components come fully assembled, you typically must attach the wheels and
handles yourself. For the largest generators this may require a floor jack,
although some owners use levers or recruit strong friends to help them move the
parts into position.
Portable generators typically come
with one to three years of warranty coverage. However, owners warn that a
warranty won't do you any good if the manufacturer never responds to your
concerns, an issue that crops up in some user reviews. In addition, you may
need to transport your generator to a designated service center for warranty
service. If there isn't one nearby, or if you purchase a large generator,
transporting it to and from the service center can pose a major logistical
Finding The Best Portable Generators
ConsumerSearch editors evaluated
dozens of expert and owner reviews for every type of portable generator sold.
From there, we narrowed it down to the models with the top ratings for
features, performance and ease of use. Price was a consideration as well, and
we found one highly rated generator that costs less than $200. One of these generators
will be sure to keep your power on as long as you need it.
Best gas generators
Reviews point to the (Est. $650) as the best overall portable generator, with an ideal combination of mid-grade
power, convenience and value. Its 5,500 watts of continuous power -- and 6,875
watts of start-up power -- provide sufficient backup electricity to get you
through an emergency. It also includes such useful features as a fuel gauge,
low-oil shutdown, and a fuel shutoff, which helps prevent leaks and keeps fuel
from getting trapped in the lines. It comes with a set of wheels and a starter
bottle of engine oil.
In expert tests, the GP5500 performs
beautifully. It's named a "best buy" by ConsumerReports.org. Testers
say it's easy to use and delivers strong, smooth, consistent power, just as
well as -- or better than -- generators costing hundreds or even thousands
more. At ElectricGeneratorsDirect.com, the GP5500 receives a recommendation
from product expert Jared Grifo, who says it's "Very solidly built at an
Owner reviews are generally positive
as well. Most owners say the GP5500 is reliable, usually starts with just a
couple of pulls, and delivers enough power to get them tough power outages. The
main complaint we saw about the Generac GP5500 is that it's loud – a
finding backed up by professional test results. Complaints about durability are
fairly rare, but those who did run into problems often say it's very difficult
to get repairs under Generac's two-year warranty. Some had to wait weeks for
repairs to be completed, and others complain that the cost of parts (which
aren't covered after the first year) comes to hundreds of dollars.
Stepping up to a generator with a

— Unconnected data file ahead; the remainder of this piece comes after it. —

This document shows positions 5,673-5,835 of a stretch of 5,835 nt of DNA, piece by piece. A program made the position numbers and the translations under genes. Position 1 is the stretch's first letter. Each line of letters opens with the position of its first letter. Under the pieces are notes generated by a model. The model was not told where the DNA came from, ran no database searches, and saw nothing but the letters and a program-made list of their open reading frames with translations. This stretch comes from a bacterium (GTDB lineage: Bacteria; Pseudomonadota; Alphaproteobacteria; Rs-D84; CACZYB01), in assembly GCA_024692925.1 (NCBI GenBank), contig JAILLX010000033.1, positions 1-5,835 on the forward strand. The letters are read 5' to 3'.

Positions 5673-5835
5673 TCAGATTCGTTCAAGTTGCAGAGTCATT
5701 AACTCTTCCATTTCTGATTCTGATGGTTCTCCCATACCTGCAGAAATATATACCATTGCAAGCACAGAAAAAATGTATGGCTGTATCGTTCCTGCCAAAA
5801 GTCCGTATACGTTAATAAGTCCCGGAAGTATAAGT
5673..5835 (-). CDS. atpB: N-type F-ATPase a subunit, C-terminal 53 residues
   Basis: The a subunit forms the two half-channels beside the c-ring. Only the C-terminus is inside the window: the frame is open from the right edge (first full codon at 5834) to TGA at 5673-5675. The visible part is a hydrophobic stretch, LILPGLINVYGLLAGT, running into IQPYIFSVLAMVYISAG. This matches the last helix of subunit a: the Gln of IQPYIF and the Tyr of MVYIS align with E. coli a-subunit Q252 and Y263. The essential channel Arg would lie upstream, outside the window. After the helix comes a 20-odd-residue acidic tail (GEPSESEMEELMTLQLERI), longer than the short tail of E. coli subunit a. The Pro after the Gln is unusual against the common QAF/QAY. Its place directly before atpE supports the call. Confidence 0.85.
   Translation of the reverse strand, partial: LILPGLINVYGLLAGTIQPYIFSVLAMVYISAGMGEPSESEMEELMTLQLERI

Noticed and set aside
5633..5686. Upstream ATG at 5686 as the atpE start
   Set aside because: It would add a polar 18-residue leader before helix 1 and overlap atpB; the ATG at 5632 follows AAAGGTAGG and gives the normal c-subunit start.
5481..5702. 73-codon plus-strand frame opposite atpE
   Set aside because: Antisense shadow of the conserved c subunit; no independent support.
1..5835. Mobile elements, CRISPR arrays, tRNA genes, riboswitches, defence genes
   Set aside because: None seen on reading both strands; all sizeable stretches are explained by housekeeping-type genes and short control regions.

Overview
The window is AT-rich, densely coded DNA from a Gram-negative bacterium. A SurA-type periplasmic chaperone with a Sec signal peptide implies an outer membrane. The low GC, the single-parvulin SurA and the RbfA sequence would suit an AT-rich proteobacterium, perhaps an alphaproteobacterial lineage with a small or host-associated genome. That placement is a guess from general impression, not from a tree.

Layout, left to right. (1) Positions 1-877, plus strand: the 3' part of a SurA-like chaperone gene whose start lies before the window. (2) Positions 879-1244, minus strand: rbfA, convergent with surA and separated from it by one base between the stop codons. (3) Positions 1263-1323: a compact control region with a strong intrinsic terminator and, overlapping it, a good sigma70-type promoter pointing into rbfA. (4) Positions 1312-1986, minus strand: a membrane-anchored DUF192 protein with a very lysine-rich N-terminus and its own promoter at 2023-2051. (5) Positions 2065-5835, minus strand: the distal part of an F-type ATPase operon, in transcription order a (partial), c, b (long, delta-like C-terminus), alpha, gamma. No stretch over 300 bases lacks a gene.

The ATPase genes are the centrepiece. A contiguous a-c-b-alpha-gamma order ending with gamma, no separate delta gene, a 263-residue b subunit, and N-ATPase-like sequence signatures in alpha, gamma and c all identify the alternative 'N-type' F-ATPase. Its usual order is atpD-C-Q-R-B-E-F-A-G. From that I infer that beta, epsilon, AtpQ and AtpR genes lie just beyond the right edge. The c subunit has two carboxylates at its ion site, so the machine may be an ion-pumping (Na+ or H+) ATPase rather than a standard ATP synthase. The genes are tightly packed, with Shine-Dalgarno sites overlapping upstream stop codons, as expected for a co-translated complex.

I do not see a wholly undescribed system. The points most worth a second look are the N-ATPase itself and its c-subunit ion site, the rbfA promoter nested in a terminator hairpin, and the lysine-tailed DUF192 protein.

higher wattage output gives users the ability to run more appliances and/or
larger appliances, such as an air conditioner. The downside is that larger
generators tend to be both heavier and noisier. Still, you might be able to get
away with using one of them if there's plenty of room between houses,
especially if you share some of your power with your neighbor.
The Westinghouse WH7500E (Est. $810) produces 7,500 continuous watts and 9,000 watts of
starting power. Pluses compared to the Generac include a one-touch electric
start, a Pulse-Flo muffler for quieter operation, and a longer three-year
warranty. Just like the GP5500, the Westinghouse has a fuel gauge, fuel shutoff,
and low-oil shutoff. It also has the same five outlets, including a twist-lock
style to run 220-volt appliances like air conditioners and clothes dryers.
However, unlike the Generac, it lacks outlet covers for extra protection during
storms. It also costs nearly $200 more.
The Westinghouse WH7500E performs
excellently in an expert test, where it's judged a bit quieter than the less
powerful Generac GP5500. User feedback is also good. Owners say this generator
is sturdy and delivers plenty of power without a lot of noise. It also runs a
long time on a tank of gas. The main complaint we saw was about generators that
were damaged during shipping. Reports on Westinghouse's customer service are
mixed, with some owners praising the knowledgeable reps and others complaining
that they got the brush-off.
The Generac GP7500E (Est. $1,000) is also worth noting, It gets very strong feedback from owners at
HomeDepot.com, ElectricGeneratorsDirect.com and elsewhere. It has the same
features and warranty as the smaller GP5500, plus a one-touch electric starter,
and it delivers 7,500 watts of running power and 9,375 watts of startup power.
Owners on sites we checked award this portable generator at least 4.5 stars out
of 5 overall, and typically 95 percent or more recommend it. They say it's
reliable and very easy to use, with ample power to run a whole house. However,
like the smaller Generac, the GP7500E is loud, and getting warranty service can
be a hassle.
Cheap portable generators provide power on a budget
If all you need a portable generator
to do is run a few essential appliances during a power outage, there are light-duty
models available for less than $300. These smaller generators provide up to
3,500 watts of continuous power – not enough to run a whole house, but